Elevated circulating estrogen levels, as a result of increased peripheral aromatization of androgens, have been indicated to underlie the association between obesity and a higher risk of breast cancer in postmenopausal women (Brown et al. 2009, Brown & Simpson 2010). In the present study, we showed that both PI.4- and PII-driven aromatase transcription can be efficiently suppressed by MSA, leading to a marked downregulation of aromatase mRNA, protein, and thereby activity. Considering the low-cost and low-toxicity nature of MSA, the data provide a strong rationale for the further development of MSA as a breast cancer chemopreventive agent for obese postmenopausal women.
Our data on MSA suppression of PII- and PI.4-driven aromatase expression also suggest a role of MSA in reducing breast intratumoral estrogen level. In postmenopausal breast cancer patients, tumor concentration of estrogens has been reported to be ∼10 times the concentration in plasma (van Landeghem et al. 1985, Bulun et al. 1993, Agarwal et al. 1996, Miller et al. 1997). This is attributable to the heterotypic interaction between breast tumor cells and tumor adjacent adipose stromal cells (Bulun et al. 2005). In response to estrogen stimulation, breast tumor cells secrete large amounts of cytokines, such as tumor necrosis factor α and interleukin 11, to inhibit adipogenic differentiation of adjacent stromal cells (Crichton et al. 1996, Meng et al. 2001). This leads to an upregulated PII promoter activity (Irahara et al. 2006) and thereby an elevated local aromatase expression and estrogen level (Meng et al. 2001), thus creating a localized, growth-stimulatory environment for tumor cells. In addition, aromatase expression has also been detected in breast tumor cells, although at a much lower level compared to the adipose stromal cells (Miki et al. 2007). Promoter PII is also a main promoter driving the expression of aromatase in breast tumor cells (Agarwal et al. 1996). Therefore, reducing intratumoral production of estrogen may represent an additional novel mechanism of MSA anticancer action.
In fact, we have sought to study the effect of MSA on aromatase expression in breast cancer cell lines. However, none of the breast cancer cell lines that we have tested, including MCF-7, T47D, and MDA-MB-468, have detectable aromatase expression even after inducer treatment. Whether cultured breast cancer cell lines express a detectable amount of aromatase is still debatable. While some groups were able to detect aromatase expression in cell lines such as MCF-7, T47D, and MDA-MB-468 (Kijima et al. 2006, Miki et al. 2007, Ciolino et al. 2011), others could not (Sanderson et al. 2001, Heneweer et al. 2005). Nevertheless, the data that we obtained from KGN cells should be applicable to breast tumor cells as PII-mediated expression is regulated mainly by the cAMP–protein kinase A pathway in both cell types (Zhao et al. 1996a, Ghosh et al. 2008).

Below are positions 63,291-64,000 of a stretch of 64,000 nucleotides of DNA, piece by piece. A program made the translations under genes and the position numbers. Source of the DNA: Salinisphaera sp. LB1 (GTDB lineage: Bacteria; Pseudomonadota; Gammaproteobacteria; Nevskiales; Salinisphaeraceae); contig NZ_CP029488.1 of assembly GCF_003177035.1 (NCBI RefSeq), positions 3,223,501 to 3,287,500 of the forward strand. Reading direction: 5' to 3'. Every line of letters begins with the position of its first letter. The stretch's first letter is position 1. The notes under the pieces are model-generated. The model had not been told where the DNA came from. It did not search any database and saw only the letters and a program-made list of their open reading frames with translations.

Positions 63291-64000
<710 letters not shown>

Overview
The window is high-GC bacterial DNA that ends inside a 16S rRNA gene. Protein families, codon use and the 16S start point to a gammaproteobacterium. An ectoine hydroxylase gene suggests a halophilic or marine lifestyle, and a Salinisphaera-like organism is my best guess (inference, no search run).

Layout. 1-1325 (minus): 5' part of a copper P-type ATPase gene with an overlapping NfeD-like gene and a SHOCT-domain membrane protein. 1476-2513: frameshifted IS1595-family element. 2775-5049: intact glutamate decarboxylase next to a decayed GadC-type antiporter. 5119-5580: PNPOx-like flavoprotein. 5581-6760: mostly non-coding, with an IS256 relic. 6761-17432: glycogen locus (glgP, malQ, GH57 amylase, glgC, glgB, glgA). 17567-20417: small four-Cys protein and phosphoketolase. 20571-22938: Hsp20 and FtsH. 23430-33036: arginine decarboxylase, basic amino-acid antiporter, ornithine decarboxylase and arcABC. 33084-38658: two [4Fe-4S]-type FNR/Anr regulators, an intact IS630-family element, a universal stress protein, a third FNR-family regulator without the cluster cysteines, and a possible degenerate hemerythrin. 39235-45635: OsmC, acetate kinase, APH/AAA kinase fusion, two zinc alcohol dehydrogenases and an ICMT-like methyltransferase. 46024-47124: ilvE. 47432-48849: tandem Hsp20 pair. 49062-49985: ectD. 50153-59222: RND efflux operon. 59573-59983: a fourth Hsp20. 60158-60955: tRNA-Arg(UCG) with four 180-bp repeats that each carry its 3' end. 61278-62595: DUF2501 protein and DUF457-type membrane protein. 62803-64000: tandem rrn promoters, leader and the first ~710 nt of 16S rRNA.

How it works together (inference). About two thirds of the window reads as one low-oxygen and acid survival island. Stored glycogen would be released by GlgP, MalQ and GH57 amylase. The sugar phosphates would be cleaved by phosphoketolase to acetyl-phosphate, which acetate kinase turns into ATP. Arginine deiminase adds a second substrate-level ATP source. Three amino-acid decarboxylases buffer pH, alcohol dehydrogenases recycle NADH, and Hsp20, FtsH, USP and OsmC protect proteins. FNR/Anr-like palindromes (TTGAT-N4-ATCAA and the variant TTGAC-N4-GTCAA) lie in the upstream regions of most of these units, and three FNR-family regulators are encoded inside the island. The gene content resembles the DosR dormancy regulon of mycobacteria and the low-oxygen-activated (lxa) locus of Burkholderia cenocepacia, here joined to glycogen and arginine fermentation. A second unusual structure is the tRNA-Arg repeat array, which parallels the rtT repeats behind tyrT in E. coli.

A number of transcription factors have been implicated in PII regulation, including LRH-1, CREB, CRTC2, ATF2, SF-1, C/EBPs, Jun, and several orphan nuclear receptors (Zhou et al. 2001, Clyne et al. 2002, Yang et al. 2002, Sofi et al. 2003, Ghosh et al. 2008, Kijima et al. 2008, Brown et al. 2009). PI.4 is a TATA-less promoter that contains a glucocorticoid response element, Sp1-binding site, and an interferon-γ activation site element (Zhao et al. 1996b). The JAK/STAT signaling pathway has been reported to be involved in PI.4 regulation (Zhao et al. 1995). MSA has been shown to alter the expression levels of a number of proteins in stromal cells, including cAMP-responsive element-binding protein 6 (CREB6) (Jiang et al. 1999, Tsavachidou et al. 2009, Zhang et al. 2010). We are currently investigating the effect of MSA on signal transduction from the cAMP–protein kinase A and glucocorticoid receptor/JAK/STAT pathways to elucidate the mechanisms by which MSA inhibits aromatase expression.
Declaration of interest
The authors declare that there is no conflict of interest that could be perceived as prejudicing the impartiality of the research reported.
This work was supported by the National Cancer Institute (grant number K01CA114252), American Cancer Society (grant number RSG-07-218-01-TBE), the Mary Kay Foundation (grant number 019-11), Louisiana Cancer Research Consortium (Start-up Fund), and the Tulane Cancer Center (developmental funds).
Author contribution statement
Y D, R G, L Z, B G R, and Q Y designed the research; R G and X L conducted the study; R G, B G R, Q Y, and Y D wrote the paper; M W supplied SGBS cells; D P E supplied the aromatase antibody; Y N and T Y supplied KGN cells; Y D and Y Q had primary responsibility for the final content.
We thank Dr Yanfen Hu at the University of Texas Health Science Center at San Antonio for sharing KGN cells.